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Monday, July 28, 2014

A Christian defense of terrorism :(

Today I saw what seemed like a pretty creepy (Christian) defense of terrorism at CIF Belief ... If we can have just war, why not just terrorism? by Anglican priest, Giles Fraser. I just wanted to make a few comments about it ....

Fraser begins by writing that it's hard to define terrorism because states and political entities don't want their acts to fall under that definition ....

[T]here is no internationally agreed definition [of terrorism] ... the Israelis won’t have any definition that would make them terrorists for bombing old people’s homes in Gaza, and West Bank Palestinians won’t have any definition that will make them terrorists for fighting back against occupation with petrol bombs.

Aside from the biased way this is presented, it's also misleading ... there *is* a generally accepted definition of terrorism: the promotion of terror through the deliberate targeting of civilians. Read what Human Rights Watch said on the subject - Gaza: Palestinian Rockets Unlawfully Targeted Israeli Civilians. Here's just a bit of that longer article ... Under international humanitarian law, or the laws of war, civilians and civilian structures may not be subject to deliberate attacks or attacks that do not discriminate between civilians and military targets. Anyone who commits serious laws-of-war violations intentionally or recklessly is responsible for war crimes.

Fraser goes on ...

I took part in the Moral Maze recently on Radio 4 and was howled at for suggesting that there could be a moral right of resistance to oppression. And the suggestion was made that, as a priest, I ought to take no such line. The weird thing about this is that Christianity has thought a great deal about the idea of just resistance. The Reformation, for instance, saw a flurry of moral justifications for resistance to the state, when that state is seeking to impose on its subjects its own particular understanding of religious faith. In 1574, for example, Theodore Beza published his The Right of Magistrates in which he affirmed the right of resistance – and violent resistance in the final instance – to state tyranny .... Oliver Cromwell, for instance, would almost certainly be a terrorist. Come to think of it, so too would Moses and his famous (and very violent) run-in with the Egyptian state. And both of these were “religiously inspired”. If we can have just war, why not just terrorism?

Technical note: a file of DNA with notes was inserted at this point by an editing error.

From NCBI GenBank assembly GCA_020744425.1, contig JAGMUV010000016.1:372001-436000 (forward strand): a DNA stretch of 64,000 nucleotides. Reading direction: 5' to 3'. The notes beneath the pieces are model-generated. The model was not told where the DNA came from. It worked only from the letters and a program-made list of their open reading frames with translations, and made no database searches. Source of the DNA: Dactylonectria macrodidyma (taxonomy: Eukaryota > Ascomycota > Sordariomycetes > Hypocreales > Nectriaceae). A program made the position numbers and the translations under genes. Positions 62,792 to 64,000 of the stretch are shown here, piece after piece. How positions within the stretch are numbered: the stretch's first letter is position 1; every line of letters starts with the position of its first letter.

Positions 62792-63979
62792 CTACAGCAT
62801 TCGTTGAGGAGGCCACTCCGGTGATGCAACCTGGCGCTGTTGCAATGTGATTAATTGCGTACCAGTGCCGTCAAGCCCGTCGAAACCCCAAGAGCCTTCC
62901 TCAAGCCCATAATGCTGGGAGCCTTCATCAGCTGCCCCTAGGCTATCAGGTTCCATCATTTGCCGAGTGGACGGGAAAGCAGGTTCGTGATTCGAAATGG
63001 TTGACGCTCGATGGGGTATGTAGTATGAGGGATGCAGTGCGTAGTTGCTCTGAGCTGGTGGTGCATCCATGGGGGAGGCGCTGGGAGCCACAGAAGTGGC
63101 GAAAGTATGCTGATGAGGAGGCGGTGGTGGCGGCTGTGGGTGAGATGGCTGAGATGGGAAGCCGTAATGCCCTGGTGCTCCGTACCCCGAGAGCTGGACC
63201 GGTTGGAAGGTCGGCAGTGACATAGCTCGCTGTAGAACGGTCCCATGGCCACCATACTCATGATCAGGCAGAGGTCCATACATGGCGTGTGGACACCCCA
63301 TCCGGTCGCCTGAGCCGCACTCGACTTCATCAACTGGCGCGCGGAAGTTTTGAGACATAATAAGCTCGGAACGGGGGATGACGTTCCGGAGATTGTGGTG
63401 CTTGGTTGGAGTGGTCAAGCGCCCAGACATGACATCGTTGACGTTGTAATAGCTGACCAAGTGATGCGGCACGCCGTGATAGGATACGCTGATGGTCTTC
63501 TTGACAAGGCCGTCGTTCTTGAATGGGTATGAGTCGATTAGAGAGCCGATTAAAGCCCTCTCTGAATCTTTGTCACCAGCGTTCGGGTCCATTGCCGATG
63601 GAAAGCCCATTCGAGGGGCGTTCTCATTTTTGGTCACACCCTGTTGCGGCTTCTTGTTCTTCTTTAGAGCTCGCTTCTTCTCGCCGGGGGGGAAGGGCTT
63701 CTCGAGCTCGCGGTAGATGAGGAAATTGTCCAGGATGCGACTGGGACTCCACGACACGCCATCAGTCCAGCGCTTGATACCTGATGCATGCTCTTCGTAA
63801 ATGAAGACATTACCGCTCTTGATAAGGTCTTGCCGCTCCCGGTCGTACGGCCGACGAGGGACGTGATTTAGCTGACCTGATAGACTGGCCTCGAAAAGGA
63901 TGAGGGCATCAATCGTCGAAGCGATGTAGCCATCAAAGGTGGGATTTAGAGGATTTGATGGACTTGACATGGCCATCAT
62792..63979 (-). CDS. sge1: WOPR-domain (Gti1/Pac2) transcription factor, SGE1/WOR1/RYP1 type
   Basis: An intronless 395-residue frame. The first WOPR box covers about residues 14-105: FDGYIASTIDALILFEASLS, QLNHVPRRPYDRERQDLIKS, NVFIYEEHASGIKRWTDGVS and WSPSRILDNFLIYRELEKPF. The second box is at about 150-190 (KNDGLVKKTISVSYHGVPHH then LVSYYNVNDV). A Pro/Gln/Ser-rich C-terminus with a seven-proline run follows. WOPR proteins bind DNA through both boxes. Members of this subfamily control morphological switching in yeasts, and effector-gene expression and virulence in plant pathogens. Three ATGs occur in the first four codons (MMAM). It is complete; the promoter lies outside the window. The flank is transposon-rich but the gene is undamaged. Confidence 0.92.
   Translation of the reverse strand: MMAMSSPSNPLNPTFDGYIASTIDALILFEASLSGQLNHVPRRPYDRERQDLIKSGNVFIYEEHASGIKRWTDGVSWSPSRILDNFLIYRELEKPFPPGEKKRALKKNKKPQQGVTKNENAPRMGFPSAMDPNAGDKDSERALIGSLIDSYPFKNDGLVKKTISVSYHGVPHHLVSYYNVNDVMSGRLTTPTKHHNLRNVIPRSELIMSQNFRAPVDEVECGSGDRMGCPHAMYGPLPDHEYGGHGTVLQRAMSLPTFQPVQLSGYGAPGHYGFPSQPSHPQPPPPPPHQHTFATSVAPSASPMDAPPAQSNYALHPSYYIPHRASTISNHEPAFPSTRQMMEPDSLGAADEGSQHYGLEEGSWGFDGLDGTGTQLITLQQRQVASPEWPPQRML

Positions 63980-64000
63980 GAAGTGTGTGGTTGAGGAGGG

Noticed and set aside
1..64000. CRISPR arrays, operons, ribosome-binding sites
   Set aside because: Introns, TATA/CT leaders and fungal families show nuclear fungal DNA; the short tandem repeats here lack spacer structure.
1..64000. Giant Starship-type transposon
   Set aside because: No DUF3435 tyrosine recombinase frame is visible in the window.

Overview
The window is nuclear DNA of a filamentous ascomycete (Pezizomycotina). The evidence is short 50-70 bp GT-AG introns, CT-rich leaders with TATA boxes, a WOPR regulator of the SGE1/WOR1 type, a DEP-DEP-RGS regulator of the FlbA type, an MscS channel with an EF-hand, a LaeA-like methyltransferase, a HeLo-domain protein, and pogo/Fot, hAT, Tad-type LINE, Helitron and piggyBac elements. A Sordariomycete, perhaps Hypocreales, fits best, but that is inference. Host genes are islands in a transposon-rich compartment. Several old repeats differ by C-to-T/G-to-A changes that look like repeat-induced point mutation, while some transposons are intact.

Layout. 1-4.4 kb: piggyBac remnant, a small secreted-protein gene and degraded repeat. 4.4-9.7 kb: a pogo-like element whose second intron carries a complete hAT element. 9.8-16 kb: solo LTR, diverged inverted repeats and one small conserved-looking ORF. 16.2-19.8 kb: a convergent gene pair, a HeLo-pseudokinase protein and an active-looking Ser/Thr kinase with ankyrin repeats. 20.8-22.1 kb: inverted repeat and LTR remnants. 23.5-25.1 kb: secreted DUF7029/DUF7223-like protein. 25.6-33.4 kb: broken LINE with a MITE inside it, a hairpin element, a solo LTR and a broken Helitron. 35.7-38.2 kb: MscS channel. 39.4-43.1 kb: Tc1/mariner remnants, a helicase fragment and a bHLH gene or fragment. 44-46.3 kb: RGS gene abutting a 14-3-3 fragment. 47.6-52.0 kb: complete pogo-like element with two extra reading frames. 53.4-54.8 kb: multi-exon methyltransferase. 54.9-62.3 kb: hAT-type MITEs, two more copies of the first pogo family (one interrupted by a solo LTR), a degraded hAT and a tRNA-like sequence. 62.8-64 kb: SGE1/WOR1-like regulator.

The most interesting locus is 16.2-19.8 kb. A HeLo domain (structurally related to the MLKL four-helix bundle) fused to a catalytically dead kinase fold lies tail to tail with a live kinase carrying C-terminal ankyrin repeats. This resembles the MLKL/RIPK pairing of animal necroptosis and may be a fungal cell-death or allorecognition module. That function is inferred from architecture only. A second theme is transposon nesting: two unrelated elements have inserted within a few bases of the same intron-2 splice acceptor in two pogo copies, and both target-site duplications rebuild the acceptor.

First, we are not talking about "resistance to oppression" here, we're talking about terrorism .... imagine the difference between Martin Luther King's or Gandhi's or the Tibetan monks' resistance to oppression and Hamas shooting rockets at civilians.

Second, there's no way to spin this conflict as resistance to religious persecution. Even if it were that kind of conflict, there's no Christian justification for targeting and killing innocent people to get what you want, no matter how good what you want is .... if that was the case, Jesus would probably have joined the zealots, not told Peter to put down his sword.

Here's a short 2012 video from Human Rights Watch (from the page linked to above) ...



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